I'm fascinated by children’s games, especially the pre-board game toys intended for younger children that involve physical participation.
One of the reasons I'm so fond of these games is their dark underlying themes: "time is running out" (Perfection, Beat the Clock), "impending doom"/"immanent disaster" (Don't Break the Ice, Don't Spill the Beans, Jaws) "artificial scarcity/struggle for resources" (Hungry Hungry Hippos) and "last man standing" (Stay Alive).
These narrative themes, built into the interaction of these games are also the themes that structure and haunt our lives. In the fortunate lives of those in developed countries, "work" is the specialized efforts undertaken to satisfy needs and acquire what is desired. In most of the world, struggling to fulfill basic needs is a constant, defining aspect of life. For everyone, the sense that years are passing and the end is getting nearer increases as the losses of days and the deceased mount around us.
Presently, the global crises threatening us (we are constantly reminded) are conditions of scarcity (the economy, peak oil, food prices, worldwide hunger) and interestingly, abundance of resources (the ills of greed and consumer capitalism) and well as the "impending doom, must act now, time is running out" spectres of climate change, terrorism and pandemic.
My all-time favorite game, and the one I think reflects so eerily human existence in our present age is Musical Chairs, the game in which party guests form a circle around a ring of chairs. There is 1 fewer chairs than players. Music begins to play and the partygoers move in a circle around the ring of chairs. When the music abruptly stops the players scramble to sit down. One player in each round is eliminated. Everyone stands, another chair is removed, and the next round beings. This continues until only 1 person is left.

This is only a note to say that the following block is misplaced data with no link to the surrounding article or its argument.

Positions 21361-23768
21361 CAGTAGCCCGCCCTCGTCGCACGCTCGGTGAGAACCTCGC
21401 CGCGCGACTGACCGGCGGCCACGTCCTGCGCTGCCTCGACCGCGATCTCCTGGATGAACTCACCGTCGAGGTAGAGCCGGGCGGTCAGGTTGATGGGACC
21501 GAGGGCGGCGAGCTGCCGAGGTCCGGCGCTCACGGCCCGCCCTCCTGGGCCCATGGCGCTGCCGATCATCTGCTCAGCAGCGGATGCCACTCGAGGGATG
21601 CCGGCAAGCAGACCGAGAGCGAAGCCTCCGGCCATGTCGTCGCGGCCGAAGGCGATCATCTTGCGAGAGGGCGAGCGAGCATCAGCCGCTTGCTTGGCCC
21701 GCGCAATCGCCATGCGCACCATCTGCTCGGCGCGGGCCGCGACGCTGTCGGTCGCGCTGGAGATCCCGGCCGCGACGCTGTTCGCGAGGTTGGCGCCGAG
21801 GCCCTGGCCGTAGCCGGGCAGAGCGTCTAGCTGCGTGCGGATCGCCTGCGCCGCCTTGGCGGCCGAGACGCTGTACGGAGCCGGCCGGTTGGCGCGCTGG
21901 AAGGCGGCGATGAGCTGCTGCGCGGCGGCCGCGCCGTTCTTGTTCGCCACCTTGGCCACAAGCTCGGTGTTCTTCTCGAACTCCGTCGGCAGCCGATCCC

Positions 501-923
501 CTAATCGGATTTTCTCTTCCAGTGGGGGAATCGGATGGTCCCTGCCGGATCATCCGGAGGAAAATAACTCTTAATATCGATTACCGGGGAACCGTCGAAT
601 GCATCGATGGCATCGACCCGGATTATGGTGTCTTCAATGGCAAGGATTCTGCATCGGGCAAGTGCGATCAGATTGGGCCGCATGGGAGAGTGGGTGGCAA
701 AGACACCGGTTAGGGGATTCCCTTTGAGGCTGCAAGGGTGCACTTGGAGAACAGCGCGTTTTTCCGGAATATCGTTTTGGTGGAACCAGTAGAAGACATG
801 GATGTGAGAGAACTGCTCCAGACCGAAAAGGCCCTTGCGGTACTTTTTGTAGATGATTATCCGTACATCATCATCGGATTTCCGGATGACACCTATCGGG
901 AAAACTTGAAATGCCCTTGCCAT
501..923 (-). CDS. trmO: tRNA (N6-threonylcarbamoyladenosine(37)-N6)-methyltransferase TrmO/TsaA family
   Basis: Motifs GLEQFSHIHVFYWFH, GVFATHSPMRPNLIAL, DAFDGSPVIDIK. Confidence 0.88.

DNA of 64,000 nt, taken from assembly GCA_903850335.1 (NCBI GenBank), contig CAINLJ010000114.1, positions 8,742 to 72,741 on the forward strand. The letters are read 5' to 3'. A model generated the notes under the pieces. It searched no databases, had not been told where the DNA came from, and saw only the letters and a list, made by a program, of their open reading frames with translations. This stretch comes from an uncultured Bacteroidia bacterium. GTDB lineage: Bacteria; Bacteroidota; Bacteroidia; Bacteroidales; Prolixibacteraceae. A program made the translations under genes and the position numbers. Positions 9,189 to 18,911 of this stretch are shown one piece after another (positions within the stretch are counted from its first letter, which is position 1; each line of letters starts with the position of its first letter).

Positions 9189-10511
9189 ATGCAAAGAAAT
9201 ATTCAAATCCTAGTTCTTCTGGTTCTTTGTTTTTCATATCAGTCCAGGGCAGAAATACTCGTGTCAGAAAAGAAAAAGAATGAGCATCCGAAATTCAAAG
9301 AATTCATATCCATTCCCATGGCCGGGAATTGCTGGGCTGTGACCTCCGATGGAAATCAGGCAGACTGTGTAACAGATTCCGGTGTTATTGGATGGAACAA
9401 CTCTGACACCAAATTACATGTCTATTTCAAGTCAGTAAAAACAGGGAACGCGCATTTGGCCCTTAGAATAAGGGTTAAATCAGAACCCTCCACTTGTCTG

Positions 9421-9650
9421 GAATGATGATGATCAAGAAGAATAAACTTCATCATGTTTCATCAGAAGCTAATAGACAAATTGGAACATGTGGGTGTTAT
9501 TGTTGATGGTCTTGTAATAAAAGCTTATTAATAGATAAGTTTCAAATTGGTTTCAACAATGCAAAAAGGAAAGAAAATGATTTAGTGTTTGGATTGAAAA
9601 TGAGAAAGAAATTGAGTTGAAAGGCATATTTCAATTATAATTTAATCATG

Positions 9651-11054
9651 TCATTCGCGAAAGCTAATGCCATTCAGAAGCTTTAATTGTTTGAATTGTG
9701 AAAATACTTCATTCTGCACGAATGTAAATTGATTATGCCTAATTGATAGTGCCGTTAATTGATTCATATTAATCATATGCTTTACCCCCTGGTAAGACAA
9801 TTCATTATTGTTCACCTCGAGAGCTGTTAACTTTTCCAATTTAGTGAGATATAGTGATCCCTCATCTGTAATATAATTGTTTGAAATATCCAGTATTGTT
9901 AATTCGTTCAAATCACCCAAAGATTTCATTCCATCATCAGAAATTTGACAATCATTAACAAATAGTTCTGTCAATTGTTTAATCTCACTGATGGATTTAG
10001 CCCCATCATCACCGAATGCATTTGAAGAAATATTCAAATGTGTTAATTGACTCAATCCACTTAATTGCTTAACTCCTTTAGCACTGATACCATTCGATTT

Music Chairs has many of the themes that I love so much in the children's games I referenced: artificial scarcity, struggle for resources, a gradual extinction until a single player remains. It also involves full physical participation as opposed to the use of a game piece proxy. This may be what gives the game its unique character: the emotional turn that takes place.
Musical Chairs is a simple and easy enough game that everyone can join in, and the more that do, the merrier. In the beginning the spirit of the party defines the mood. It starts slowly, more like a jaunty dance line that a competitive ring of contestants. The weak, the slow and the less engaged and aggressive are the first casualties. As the rounds play out, resources diminish and the intensity heightens. The dance line tightens into a narrowing downward spiral and an increasingly personal struggle. In the final rounds it can get ugly and clumsy and personal: pushing, falling, chairs tossed and turned. What starts with an air of cheer and pageantry becomes a heated and desperate struggle for what little is left by a remaining few. All is gone but a lone winner and scattered remains.
-The Sherman Foundation
"Our Side is Winning"